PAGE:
A combination of omega-3 fatty acids and vitamin E may lead to speech improvements in autistic children with verbal disorders, suggests a new study.
Verbal apraxia is a speech disorder common in autism, and an estimated 50 per cent of children with autism have apraxia. Furthermore, many thousands more are reported to have apraxia but are not autistic.
According to new research published in the journal Alternative Therapies in Health and Medicine, daily supplements of omega-3 and vitamin E were associated with improvements in speech, imitation, eye contact, and behaviour.
Claudia Morris from the Children’s Hospital and Research Center Oakland (CHRCO) and Marilyn Agin from the Saint Vincent Medical Center in New York recruited families with experiences of omega-3 fatty acid and vitamin E supplementation. The majority of families used doses of 800 IU of vitamin E, while the average omega-3 consumption was 280 to 840 mg DHA and 695 to 2,085mg EPA.
The ratios and dosages determined through the work with the study led to a patent for Dr Morris through the CHRCO (US patent # 2008/002216). The patented formulation is licensed exclusively to Illinois-based NourishLife from CHRCO.
Kate Bolton, VP of speech nutrients at NourishLife, told NutraIngredients: “The results of the study are significant in that 97 per cent of the participants with apraxia and/or on the autism spectrum reported dramatic improvements while taking a combination of omega-3 fatty acids and vitamin E.
“The study represents the largest summary of children with apraxia to date,” she added.
“Antidotal evidence had previously shown that omega-3 can help children with apraxia and those known as ‘late talkers’. The researchers discovered that they symptoms presented by children with apraxia mirror those of vitamin E deficiency,” said Bolton. “The addition of high dose vitamin E with omega-3 fatty acids is the breakthrough.”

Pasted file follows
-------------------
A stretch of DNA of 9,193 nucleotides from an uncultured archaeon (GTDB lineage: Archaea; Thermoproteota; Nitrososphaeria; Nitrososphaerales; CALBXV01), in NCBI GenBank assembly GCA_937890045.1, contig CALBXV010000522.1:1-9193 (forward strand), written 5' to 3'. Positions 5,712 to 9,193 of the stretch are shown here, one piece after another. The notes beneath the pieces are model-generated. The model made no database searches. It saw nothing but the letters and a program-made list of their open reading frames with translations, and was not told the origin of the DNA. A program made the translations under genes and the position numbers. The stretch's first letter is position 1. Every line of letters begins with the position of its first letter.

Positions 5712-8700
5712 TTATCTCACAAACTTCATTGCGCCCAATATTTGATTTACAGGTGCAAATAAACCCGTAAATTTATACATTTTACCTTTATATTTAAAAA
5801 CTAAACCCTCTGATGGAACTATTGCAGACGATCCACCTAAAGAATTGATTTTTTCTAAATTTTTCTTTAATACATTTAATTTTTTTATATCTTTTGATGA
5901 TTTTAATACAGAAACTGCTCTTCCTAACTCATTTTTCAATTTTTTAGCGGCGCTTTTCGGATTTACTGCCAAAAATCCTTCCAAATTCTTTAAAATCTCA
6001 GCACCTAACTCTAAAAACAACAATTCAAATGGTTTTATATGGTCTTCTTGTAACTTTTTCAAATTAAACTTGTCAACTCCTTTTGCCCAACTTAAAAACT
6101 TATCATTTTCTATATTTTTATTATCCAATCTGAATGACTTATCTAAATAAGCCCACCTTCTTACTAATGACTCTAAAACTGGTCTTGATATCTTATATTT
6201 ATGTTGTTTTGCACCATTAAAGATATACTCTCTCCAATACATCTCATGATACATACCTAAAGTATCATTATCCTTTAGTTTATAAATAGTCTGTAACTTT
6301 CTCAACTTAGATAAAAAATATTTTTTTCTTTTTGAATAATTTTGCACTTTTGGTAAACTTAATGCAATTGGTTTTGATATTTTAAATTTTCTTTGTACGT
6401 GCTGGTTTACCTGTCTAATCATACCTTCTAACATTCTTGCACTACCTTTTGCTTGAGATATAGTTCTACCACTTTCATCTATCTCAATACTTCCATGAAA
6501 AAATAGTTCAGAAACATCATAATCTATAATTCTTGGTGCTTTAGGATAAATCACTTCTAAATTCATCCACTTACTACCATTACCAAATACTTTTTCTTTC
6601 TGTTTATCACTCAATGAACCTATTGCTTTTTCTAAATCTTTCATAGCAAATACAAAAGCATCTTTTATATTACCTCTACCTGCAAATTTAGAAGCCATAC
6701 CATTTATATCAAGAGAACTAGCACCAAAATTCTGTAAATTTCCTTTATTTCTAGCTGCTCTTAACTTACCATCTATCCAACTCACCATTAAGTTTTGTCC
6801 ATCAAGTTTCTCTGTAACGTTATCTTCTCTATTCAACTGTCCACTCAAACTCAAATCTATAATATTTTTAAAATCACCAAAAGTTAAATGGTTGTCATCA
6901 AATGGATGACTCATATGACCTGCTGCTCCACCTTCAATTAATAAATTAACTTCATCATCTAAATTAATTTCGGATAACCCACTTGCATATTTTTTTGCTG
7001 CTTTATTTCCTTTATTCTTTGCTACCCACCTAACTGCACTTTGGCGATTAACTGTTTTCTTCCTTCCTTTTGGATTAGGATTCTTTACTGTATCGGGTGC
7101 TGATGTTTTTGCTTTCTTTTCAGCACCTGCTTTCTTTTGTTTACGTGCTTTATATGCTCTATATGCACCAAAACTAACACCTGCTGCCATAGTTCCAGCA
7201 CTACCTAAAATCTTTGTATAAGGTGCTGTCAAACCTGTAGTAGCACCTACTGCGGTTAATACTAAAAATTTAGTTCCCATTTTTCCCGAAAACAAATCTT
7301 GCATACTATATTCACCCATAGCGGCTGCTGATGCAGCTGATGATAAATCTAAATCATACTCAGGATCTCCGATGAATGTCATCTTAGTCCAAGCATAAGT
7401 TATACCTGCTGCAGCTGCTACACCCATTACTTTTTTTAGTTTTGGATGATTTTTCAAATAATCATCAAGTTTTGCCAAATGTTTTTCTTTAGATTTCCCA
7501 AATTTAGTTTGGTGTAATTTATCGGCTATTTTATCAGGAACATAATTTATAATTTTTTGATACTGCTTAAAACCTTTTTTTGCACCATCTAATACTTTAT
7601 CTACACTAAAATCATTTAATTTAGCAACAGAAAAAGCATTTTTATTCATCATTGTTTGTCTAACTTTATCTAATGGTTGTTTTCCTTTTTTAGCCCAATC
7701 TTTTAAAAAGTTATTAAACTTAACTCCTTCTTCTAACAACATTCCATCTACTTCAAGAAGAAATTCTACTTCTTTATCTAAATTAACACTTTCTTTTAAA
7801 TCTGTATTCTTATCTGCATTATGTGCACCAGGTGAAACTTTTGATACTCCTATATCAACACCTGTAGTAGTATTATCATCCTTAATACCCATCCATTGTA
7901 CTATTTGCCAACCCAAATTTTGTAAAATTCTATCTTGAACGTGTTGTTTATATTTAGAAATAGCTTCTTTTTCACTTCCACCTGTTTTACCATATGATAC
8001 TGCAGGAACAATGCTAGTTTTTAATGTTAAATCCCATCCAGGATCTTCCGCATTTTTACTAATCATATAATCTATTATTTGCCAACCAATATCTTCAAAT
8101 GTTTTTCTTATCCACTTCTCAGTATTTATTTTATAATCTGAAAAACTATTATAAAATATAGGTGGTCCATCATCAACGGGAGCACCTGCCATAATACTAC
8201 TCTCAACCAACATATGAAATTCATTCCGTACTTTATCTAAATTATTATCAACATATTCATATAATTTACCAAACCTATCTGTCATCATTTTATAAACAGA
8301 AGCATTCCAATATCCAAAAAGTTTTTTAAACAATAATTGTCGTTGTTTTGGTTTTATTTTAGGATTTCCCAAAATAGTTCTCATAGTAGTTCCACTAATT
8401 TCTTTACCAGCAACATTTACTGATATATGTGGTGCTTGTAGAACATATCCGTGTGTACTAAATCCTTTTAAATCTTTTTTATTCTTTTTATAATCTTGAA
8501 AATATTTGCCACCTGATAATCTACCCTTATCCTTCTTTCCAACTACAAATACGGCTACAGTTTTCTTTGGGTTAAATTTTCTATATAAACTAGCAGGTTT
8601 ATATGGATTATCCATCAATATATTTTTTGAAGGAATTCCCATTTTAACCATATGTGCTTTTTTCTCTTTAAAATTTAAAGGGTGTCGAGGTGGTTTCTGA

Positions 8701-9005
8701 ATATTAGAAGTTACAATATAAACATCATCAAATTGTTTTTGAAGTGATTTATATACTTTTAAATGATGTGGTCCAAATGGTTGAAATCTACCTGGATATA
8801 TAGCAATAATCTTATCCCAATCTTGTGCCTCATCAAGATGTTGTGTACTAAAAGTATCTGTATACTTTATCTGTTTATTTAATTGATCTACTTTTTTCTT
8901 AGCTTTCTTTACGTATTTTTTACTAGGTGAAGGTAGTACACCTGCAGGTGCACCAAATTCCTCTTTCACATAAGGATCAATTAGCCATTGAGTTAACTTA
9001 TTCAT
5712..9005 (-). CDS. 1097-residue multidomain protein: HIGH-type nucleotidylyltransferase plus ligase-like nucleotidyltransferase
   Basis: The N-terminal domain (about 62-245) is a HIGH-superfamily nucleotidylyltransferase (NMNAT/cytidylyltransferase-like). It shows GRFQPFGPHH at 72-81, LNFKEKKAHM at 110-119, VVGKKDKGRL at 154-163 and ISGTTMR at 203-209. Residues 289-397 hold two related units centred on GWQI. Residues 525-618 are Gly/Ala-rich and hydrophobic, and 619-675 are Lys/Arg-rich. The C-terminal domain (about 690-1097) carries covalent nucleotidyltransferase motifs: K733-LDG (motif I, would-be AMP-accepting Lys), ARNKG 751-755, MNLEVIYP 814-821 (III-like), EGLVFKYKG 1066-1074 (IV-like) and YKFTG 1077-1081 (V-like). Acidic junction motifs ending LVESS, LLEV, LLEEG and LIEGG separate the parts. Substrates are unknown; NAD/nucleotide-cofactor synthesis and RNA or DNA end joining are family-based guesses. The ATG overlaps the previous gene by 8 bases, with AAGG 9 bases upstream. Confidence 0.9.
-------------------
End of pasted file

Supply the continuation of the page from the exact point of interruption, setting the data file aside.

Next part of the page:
The researchers recruited 187 children with verbal apraxia who had received vitamin E plus polyunsaturated fatty acid supplementation. They noted that verbal apraxia is not only a speech disorder but rather a complex syndrome that affects a person’s neurologic function.
A subgroup of children emerged, characterised by autism, sensory issues, low muscle tone, food allergy, coordination problems, and impaired gastrointestinal function.
The presence of multiple allergies and intestinal problems are associated with nutritional deficiencies including vitamin E, omega-3, and carnitine. Following supplementation, 181 families (97 per cent) reported “dramatic improvements in a number of areas”, said the researchers. These included speech, behaviour, eye contact, and other sensory issues.
“We characterize a novel apraxia phenotype that responds to polyunsaturated fatty acids and vitamin E,” wrote the researchers.
“Appropriate screening may identify a subgroup of children with a previously unrecognized syndrome of allergy, apraxia, and malabsorption who are responsive to nutritional interventions in addition to traditional speech and occupational therapy,” they added.
“Controlled trials in apraxia and autism spectrum disorders are warranted,” concluded Morris and Agin.
Bolton confirmed that work is indeed ongoing in this area, with the a clinical study and protocol designed to continue to understand the impact omega-3 and vitamin E have on autism and verbal apraxia, and to begin to determine the underlying mechanisms in verbal apraxia. However, funding for the study is yet to be secured, she said.
Source: Alternative Therapies in Health and Medicine
July/August 2009, Volume 15, Number 4, Pages 34-43
"Syndrome of allergy, apraxia, and malabsorption: Characterisation of a neurodevelopmental phenotype that responds to omega-3 and vitamin E supplementation"
Authors: C.R. Morris, M.C. Agin